I'd love to share my joy of reading by participating in an online book club.
My physical disability prevents me from attending school.
I'd like to learn more about tax preparation, but I don't want to take a formal course.
My work schedule never meshes with course offerings.
I'd love to take classes, but I live too far from campus to attend.
Distance learning environments allow librarians, educators and schools many new opportunities. Teachers and learners have increased access to experts and information. No longer are classes made up of students who live in the same location or share similar backgrounds.
Students are exposed to a diverse environment of cultures, opinions, and resources. This diversity promotes cultural understanding, global awareness, and international connections.
Distance learning provides options for flexible course scheduling, independent study, informal learning, and varied communication channels. It can also address barriers of time, distance, physical disabilities, personal, and professional responsibilities.
Think about the wide range of online learning opportunities:
- formal, credit-based courses (i.e., British Literature course, American History course)
- seminars and orientations (i.e., library orientations, prenatal health seminars)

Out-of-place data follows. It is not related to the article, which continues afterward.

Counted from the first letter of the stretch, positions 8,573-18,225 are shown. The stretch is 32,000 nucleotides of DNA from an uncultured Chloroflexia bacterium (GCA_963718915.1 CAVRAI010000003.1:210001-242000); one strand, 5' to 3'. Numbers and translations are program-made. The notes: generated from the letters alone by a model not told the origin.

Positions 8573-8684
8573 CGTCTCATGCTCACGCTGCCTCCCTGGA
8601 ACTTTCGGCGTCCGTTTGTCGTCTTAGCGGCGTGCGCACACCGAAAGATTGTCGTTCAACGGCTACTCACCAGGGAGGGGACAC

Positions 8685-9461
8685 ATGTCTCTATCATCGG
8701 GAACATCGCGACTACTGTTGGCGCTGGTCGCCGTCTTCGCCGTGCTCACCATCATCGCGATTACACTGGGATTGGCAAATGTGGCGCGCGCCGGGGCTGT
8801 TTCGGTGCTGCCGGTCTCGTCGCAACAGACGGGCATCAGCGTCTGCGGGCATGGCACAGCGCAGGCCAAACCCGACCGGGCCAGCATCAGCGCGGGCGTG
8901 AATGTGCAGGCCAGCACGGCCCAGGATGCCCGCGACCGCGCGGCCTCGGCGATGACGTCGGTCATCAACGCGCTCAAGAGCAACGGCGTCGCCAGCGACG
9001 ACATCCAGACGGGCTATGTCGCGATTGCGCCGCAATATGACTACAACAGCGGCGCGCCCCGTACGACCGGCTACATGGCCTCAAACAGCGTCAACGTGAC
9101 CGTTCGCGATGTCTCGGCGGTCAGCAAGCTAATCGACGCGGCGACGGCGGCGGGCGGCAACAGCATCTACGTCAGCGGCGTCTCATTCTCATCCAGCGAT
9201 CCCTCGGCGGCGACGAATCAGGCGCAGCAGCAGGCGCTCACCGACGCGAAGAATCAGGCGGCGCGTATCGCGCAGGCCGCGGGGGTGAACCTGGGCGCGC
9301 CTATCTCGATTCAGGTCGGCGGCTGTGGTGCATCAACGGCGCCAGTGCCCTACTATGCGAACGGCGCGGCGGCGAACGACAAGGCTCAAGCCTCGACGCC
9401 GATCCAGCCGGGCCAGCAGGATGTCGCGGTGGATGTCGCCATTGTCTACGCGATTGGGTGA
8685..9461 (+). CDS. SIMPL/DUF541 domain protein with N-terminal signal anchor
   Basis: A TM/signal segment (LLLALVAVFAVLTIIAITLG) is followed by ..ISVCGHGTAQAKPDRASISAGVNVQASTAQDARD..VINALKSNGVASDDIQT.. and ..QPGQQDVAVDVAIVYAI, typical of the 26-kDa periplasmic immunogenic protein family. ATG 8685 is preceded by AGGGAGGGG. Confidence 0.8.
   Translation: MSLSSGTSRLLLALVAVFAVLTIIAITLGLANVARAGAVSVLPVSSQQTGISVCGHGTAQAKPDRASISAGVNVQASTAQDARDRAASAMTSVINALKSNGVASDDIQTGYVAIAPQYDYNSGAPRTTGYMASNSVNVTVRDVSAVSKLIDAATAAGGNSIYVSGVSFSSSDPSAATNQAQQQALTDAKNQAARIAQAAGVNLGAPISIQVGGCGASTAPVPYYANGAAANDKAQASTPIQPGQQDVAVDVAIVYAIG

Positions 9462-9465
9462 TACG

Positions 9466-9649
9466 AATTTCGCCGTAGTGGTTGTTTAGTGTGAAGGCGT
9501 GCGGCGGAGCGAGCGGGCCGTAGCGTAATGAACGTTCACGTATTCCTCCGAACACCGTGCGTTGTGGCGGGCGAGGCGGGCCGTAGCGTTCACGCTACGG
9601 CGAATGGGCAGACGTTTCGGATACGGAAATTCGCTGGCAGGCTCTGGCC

- informal, self-instructional courses (i.e., tax preparation, organic gardening)
- online clubs and group meetings (i.e., poetry club, romance readers, oral history group)
- virtual events (i.e., online conferences, virtual poetry slam, online author connections)
Read Johnson, Larry and Lamb, Annette (2009). Addressing Diverse Needs: Differentiation in Distance Learning (pdf document). Indiana Libraries (Journal of the Indiana Library Foundation & Indiana State Library); 28(3), 3-6.
The article addresses how broadly diverse contemporary distance education has become; it points out that distance learning encompasses all types of libraries and library patrons. The article poses some challenging questions for librarians attempting to serve these library patrons in their quest as distance learners.
Note: The entire issue of Indiana Libraries (2009; v. 28(3)) was devoted to articles related to distance learning (I have not found the publication online via database collections, but you may be able to access a print copy of the journal at a Indiana Library).
Think of different ways that distance learning can be incorporated in libraries. Don't forget to consider smaller elements or components within a larger library program.
Use the navigation bar on the left or the two links below to learn more about the basics of distance learning:
Distance learning environments provide:
- new learning opportunities.
- increased access to experts and information.
- exposure to a diversity of cultures, opinions, and resources.
- flexibility in learning options.
- ways of addressing barriers such as time and distance.